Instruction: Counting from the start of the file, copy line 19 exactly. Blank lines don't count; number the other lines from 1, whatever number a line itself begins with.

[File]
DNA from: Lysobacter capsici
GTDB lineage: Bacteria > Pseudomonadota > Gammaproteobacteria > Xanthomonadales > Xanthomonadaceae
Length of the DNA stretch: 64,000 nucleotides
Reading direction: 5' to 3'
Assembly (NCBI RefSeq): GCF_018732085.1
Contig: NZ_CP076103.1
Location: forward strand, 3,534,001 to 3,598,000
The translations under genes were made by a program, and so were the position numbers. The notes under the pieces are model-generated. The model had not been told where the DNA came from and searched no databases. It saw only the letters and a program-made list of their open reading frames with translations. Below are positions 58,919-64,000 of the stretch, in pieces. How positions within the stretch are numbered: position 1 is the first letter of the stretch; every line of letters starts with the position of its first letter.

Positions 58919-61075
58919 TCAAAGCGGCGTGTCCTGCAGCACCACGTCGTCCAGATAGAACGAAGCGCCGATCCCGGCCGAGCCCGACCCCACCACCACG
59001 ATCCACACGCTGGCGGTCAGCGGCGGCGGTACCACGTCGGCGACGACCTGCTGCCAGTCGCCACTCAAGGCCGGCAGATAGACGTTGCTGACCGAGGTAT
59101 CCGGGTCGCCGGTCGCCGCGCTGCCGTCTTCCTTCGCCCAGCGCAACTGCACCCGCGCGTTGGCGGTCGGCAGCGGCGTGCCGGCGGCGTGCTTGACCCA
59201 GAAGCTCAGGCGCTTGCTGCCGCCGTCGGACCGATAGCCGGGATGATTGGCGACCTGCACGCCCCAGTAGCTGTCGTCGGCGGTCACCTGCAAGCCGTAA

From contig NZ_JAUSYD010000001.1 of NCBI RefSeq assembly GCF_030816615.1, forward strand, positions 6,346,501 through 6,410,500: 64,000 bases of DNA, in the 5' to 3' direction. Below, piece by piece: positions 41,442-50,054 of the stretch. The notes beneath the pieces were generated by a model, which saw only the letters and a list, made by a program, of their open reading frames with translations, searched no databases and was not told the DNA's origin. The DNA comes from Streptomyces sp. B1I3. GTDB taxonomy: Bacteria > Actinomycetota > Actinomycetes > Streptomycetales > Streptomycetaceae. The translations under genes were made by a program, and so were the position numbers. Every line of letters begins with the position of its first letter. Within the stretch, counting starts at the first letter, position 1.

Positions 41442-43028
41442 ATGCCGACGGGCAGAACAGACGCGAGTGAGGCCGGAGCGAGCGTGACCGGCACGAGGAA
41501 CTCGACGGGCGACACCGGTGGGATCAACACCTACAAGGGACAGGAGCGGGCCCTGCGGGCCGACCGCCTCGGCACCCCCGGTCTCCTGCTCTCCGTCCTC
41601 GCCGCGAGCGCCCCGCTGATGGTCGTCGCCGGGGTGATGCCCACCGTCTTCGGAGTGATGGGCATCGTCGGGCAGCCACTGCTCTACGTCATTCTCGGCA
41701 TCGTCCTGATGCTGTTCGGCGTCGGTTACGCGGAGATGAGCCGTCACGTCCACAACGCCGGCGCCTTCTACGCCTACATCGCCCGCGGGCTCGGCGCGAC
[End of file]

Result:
41701 TCGTCCTGATGCTGTTCGGCGTCGGTTACGCGGAGATGAGCCGTCACGTCCACAACGCCGGCGCCTTCTACGCCTACATCGCCCGCGGGCTCGGCGCGAC